Wednesday, April 3, 2013

The Ressence Type 3 Brings Time to the Surface

Sometimes it takes a person from a different field to show us what is possible with watches.
Benoît Mintiens is an industrial designer who just happened to come up with one of the most talked about and sought after watches of the past three BaselWorld fairs.  

This is his latest, the Type 3 -

The Ressence Type 3 transports time from the dial to the crystal. The orbiting indications are bathed in a fluid that refracts light like air, so that the indications appear to be displayed directly onto the sapphire crystal – closer to the eye of the beholder. The high-contrast white indicators against the black dial appear to be projected onto the top crystal as if onto a screen. Type 3 offers a tangible feeling of being able to touch time itself.

Discs displaying hours, minutes, seconds and days revolve under the domed sapphire crystal, while the date is read from the perimeter of the dial at 6 o'clock. The indications discs continually revolve, as does the whole dial itself. The face of the watch is constantly changing in the same way that a human face is transformed by each passing emotion.

With the Type 3, Benoît Mintiens, the founder of Ressence, concentrates on the user experience rather than on creating a showcase for the workings of a watch.

Courtesy of Ressence 
Traditional hands are replaced by convex discs set in a convex dial, providing an abstract representation of pared-down and poetic time. Lines painted on the hours, minutes and seconds discs indicate the time just like traditional hands, but unlike traditional hands, they do not overlap so less space is required between the dial and the crystal.

Courtesy of Ressence 
The Type 3 is a mechanical watch; however the illusion of seeing indications appear on the sapphire crystal as if they were on a computer screen is reinforced by the pronounced curve of the glass and a "water drop" effect that accentuates the black/white contrast of the dial.

The Type 3 provides proof of Leonardo Da Vinci's adage that "simplicity is the ultimate sophistication", because in order to take this new step forward, Benoît Mintiens had to develop some very original technical solutions.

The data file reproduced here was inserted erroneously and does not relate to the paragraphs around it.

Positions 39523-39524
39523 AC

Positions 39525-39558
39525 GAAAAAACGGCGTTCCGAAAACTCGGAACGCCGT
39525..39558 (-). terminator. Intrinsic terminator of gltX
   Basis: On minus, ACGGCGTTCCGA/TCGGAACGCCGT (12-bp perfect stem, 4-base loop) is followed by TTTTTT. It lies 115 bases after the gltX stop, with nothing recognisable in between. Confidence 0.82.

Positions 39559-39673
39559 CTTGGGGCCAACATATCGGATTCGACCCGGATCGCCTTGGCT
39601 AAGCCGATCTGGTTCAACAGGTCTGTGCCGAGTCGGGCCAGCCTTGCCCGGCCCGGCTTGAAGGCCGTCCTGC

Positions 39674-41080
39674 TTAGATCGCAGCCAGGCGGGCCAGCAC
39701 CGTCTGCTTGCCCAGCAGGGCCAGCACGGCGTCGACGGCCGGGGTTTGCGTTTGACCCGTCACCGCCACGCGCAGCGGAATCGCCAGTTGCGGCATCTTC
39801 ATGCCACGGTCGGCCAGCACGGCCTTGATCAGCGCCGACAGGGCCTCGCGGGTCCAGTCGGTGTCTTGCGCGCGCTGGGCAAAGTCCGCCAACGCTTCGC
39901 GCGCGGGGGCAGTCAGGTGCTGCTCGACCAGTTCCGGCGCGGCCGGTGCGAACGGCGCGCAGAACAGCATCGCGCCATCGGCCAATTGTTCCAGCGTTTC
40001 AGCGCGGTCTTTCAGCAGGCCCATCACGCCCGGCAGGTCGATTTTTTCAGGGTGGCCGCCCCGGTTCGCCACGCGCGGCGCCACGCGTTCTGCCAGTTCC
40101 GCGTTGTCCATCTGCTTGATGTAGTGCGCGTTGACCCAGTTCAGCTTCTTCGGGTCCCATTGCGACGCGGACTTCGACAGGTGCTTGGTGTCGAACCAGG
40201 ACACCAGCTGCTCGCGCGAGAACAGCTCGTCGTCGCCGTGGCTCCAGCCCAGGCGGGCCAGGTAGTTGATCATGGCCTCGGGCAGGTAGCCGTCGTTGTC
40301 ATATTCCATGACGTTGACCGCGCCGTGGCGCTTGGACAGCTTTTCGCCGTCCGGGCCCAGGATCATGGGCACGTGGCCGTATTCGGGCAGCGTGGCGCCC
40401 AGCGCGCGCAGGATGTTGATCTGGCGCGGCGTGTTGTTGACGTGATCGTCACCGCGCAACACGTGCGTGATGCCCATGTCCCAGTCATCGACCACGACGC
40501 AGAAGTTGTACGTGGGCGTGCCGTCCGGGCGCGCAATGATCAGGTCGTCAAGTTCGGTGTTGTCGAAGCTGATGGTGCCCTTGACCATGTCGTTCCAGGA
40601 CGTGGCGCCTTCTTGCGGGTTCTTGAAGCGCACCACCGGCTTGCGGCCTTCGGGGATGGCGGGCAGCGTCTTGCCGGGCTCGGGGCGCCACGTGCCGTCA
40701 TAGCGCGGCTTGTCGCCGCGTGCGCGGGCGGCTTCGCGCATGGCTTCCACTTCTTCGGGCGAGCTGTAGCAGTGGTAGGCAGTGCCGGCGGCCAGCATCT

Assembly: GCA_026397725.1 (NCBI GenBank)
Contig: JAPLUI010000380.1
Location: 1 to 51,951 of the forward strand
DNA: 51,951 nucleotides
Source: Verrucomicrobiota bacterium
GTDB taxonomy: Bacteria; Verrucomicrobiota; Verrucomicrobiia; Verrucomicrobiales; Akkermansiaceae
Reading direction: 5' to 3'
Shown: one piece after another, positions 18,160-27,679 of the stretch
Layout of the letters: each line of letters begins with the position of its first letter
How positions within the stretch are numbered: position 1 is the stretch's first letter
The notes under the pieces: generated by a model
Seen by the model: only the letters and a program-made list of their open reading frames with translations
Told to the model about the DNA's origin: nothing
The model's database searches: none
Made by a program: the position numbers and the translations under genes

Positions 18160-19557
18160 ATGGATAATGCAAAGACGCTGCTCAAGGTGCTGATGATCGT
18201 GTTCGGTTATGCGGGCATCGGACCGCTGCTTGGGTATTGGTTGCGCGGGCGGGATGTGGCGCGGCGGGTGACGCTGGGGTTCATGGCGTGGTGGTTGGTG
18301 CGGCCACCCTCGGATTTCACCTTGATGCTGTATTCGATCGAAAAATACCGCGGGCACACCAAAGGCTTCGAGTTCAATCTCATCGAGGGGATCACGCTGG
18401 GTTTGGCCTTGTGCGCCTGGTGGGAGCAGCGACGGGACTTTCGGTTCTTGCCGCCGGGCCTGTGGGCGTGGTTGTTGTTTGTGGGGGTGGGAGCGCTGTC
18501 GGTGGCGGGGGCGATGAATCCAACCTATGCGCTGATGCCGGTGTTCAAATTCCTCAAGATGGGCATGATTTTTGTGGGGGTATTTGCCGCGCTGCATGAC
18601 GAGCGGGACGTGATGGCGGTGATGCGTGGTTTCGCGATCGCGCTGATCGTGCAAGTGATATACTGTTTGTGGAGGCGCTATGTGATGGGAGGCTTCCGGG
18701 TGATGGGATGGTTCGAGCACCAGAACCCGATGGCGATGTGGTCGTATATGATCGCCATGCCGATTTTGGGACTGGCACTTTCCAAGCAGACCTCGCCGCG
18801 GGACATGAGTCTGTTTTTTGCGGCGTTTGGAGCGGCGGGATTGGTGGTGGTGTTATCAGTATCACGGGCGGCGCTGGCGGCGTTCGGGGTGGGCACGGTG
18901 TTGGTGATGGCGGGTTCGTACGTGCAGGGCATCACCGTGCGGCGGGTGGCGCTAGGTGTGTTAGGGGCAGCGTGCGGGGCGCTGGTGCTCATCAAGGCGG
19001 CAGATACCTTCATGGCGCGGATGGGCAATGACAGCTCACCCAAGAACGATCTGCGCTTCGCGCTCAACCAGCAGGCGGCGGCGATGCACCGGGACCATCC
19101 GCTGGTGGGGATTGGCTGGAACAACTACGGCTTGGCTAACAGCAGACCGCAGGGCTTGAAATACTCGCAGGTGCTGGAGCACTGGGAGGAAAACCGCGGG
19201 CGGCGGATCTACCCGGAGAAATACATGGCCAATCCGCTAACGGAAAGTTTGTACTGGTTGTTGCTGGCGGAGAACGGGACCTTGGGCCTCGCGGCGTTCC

The indications and their mechanisms are mounted inside a bubble crafted from extremely tough, anti-reflective sapphire crystal. The complication and indications follow the shape of the crystal. The mechanism (28 gears, 57 jewels) is enclosed in an upper compartment filled with a naphtha-type liquid that has a more similar index of refraction to the sapphire crystal than air does.

Refraction bends light when it passes from one material to another, e.g. air-to-glass or glass-to-air. With the fluid-filled dial indications, refraction is greatly minimised, which tricks the brain into seeing the dial in two-dimensions rather than three. A thermal valve automatically adjusts for any expansion or contraction of the fluid.

An unbroken hermetic titanium membrane between the upper section housing the complication module and indications and the movement prevents any physical connection, so the information is transmitted magnetically. The automatic winding movement is protected by a soft-iron Faraday cage to minimise the effects of magnetic fields on timing.

'Ressence' is a portmanteau of the words 'renaissance' and 'essence'. Ressence's quest for “the essential”, which began with the replacement of traditional hands by flat discs, has taken another step forward in the Type 3 with the absence of a crown as well.
Courtesy of Ressence

The complete sapphire caseback rotates and takes the role of the crown. A gravitational gearing system allows the indications to be adjusted separately: with the dials facing up, it is possible to change the time and date; with the back up, the watch can be wound.

Like the dial side, the back is curved convexly so that its centre touches the wrist where there are no bones, making the Type 3 a very comfortable watch to wear.
Courtesy of Ressence

1 comment:

  1. This is a realy great watch and I admire his innovations